Space-Time Curvature: A New Perspective on Dark Matter?

In summary, the conversation discusses the idea that space-time curvature may not be caused by matter, but rather be an inherent characteristic of space-time. This could potentially explain dark matter, but there is a need for valid justification for this concept. The conversation also mentions the role of a non-zero cosmological constant in the curvature of space-time.
  • #1
Grieverheart
31
0
Could it be possible that space-time curvature is not caused by matter but is an inherent characteristic of space-time? Wouldn't this explain dark matter?
 
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  • #2
If there is a non-zero cosmological constant, then spacetime is inherently curved in the sense that flat Minkowski spacetime is not possible. This could be dark energy, not dark matter.
 
  • #3
Yes but a cosmological constant in a sense gives a global curvature not a local one.
 
  • #4
Grieverheart said:
Yes but a cosmological constant in a sense gives a global curvature not a local one.

Yes, I interpreted "inherently curved" to mean everywhere and at all times. Now I don't know what you have in mind. Spacetime curvature that can vary arbitrarily?
 
  • #5
Yes, my thought is that maybe matter is not what curves space-time (i.e. it is not matter that attracts matter) but a curvature already existed in place beforehand.
 
  • #6
Grieverheart said:
Yes, my thought is that maybe matter is not what curves space-time (i.e. it is not matter that attracts matter) but a curvature already existed in place beforehand.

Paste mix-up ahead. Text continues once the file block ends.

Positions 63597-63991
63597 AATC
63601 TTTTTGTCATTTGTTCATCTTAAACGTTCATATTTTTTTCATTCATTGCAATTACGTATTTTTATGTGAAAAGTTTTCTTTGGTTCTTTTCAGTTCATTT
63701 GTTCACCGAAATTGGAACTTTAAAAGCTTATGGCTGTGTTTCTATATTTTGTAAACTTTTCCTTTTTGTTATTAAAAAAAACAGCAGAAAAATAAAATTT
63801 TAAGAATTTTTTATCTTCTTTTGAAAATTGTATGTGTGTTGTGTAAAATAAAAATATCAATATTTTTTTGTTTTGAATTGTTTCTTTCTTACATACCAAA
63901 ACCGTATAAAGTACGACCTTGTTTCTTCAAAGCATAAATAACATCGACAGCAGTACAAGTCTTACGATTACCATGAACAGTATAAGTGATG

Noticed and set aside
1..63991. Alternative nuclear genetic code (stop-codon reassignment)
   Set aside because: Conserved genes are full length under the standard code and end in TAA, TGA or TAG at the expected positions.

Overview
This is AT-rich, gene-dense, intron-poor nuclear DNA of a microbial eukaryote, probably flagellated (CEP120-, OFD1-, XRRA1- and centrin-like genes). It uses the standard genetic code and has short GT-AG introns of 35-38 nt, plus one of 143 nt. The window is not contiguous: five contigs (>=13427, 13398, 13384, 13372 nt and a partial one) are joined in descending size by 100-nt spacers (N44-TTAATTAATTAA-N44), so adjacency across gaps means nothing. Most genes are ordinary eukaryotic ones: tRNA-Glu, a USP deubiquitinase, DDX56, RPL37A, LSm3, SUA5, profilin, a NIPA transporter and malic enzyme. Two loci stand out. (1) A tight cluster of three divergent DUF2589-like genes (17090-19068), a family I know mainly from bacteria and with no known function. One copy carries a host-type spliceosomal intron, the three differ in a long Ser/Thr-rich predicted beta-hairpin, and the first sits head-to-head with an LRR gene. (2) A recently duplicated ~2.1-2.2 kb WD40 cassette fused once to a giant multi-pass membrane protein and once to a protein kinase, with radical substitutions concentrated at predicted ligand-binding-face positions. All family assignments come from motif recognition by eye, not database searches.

Then you need some valid justification (as in peer-reviewed sources) for that or else this thread is considered as speculative. Please review the https://www.physicsforums.com/showthread.php?t=414380" on our policy of such a discussion.

Zz.
 
Last edited by a moderator:
  • #7
Yes, sorry for posting on the wrong forum and thanks for pointing that out. I guess I'll wait for the thread to get delete or moved then :S .
 

Related to Space-Time Curvature: A New Perspective on Dark Matter?

1. What is space-time curvature?

Space-time curvature refers to the bending of space and time in the presence of massive objects such as planets, stars, and galaxies. This concept is a fundamental part of Einstein's theory of general relativity.

2. How does space-time curvature relate to dark matter?

The theory of dark matter suggests that there is a significant amount of matter in the universe that cannot be directly observed because it does not emit or interact with light. Space-time curvature can explain the effects of this invisible matter on the motion of visible objects, such as stars and galaxies, through its gravitational pull.

3. How does this new perspective on dark matter differ from previous theories?

Previous theories about dark matter proposed the existence of undiscovered particles that make up the invisible matter. This new perspective suggests that the effects attributed to dark matter can be explained by the bending of space-time in the presence of massive objects, without the need for new particles.

4. What evidence supports the idea of space-time curvature as an explanation for dark matter?

Observations of the rotation of galaxies, the distribution of matter in galaxy clusters, and the bending of light by massive objects all support the existence of dark matter. However, recent studies have shown that these phenomena can also be explained by space-time curvature without the need for dark matter particles.

5. How does this new perspective impact our understanding of the universe?

If space-time curvature is confirmed as the primary explanation for dark matter, it could revolutionize our understanding of the universe. It would mean that we do not need to rely on the existence of new particles to explain the behavior of objects in space, and it could lead to new insights into the nature of gravity and the structure of the universe.

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